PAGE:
The final two-week round follows six other rounds of hearings and nearly 12 months of work by the royal commission into a string of misconduct and conduct that falls below community standards uncovered across the financial sector.
NAB’s CEO Andrew Thorburn and Chairman Ken Henry, Commonwealth Bank’s CEO Matt Comyn and Chair Catherine Livingstone, ANZ CEO Shayne Elliott and Westpac CEO Brian Hartzer are expected to appear, as are representatives from the Australian Prudential Regulation Authority (APRA) and the Australian Securities and Investments Commission (ASIC).
A statement on the royal commission’s website says the seventh round will allow Commissioner Kenneth Hayne a chance to explore some of the policy issues identified in the Interim Report, and misconduct uncovered during the superannuation and insurance public hearings that were not included in September’s report.
“The hearings will also consider the role of ASIC and APRA in supervising the actions of financial services entities, deterring misconduct by those entities, and taking action when misconduct may have occurred,” the royal commission’s website said.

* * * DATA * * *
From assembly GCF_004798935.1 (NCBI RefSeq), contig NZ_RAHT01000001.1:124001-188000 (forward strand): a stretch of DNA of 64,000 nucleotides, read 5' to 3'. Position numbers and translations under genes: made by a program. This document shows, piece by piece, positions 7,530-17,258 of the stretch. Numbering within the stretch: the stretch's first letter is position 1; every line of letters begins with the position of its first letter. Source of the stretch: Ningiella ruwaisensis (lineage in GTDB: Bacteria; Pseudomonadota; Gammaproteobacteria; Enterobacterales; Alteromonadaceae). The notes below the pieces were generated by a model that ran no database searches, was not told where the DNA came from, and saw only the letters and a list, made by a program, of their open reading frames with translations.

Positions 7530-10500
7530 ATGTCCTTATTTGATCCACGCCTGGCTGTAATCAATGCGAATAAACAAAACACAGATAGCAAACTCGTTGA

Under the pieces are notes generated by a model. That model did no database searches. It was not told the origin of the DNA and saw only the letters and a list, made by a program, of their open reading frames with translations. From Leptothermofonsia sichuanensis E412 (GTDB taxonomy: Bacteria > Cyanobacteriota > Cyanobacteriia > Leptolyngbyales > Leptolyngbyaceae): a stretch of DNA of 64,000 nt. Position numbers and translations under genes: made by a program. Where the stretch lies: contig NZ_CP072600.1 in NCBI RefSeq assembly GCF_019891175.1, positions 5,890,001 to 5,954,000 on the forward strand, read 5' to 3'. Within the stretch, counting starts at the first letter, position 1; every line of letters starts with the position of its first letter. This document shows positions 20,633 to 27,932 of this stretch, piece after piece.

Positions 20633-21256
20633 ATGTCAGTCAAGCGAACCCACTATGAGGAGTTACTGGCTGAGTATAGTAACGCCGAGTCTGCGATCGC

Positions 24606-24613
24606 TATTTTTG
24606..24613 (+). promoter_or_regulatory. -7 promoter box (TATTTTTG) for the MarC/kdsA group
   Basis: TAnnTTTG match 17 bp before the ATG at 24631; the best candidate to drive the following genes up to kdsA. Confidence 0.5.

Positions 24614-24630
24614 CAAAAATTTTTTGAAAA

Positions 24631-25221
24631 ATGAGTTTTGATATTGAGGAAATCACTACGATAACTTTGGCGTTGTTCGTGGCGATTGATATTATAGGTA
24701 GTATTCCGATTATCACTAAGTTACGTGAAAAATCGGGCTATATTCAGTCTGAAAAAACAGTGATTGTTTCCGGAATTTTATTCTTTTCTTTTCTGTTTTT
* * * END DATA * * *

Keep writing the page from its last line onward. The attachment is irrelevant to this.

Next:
Charging dead people ongoing financial advice fees, breaches of responsible lending and concerns around conflicts of interest for financial advisers, mortgage brokers and superannuation trustees are among some of the issues raised during the hearings.
Commissioner Hayne wrote in the interim report that the misconduct was likely due to greed and highlighted the banks’ pursuit of short term profit at the expense of “basic standards of honesty.”
The final report is due to be handed down by the 1st of February next year and is expected to contain policy recommendations, unlike the interim report which did not make any recommendations but instead posed questions.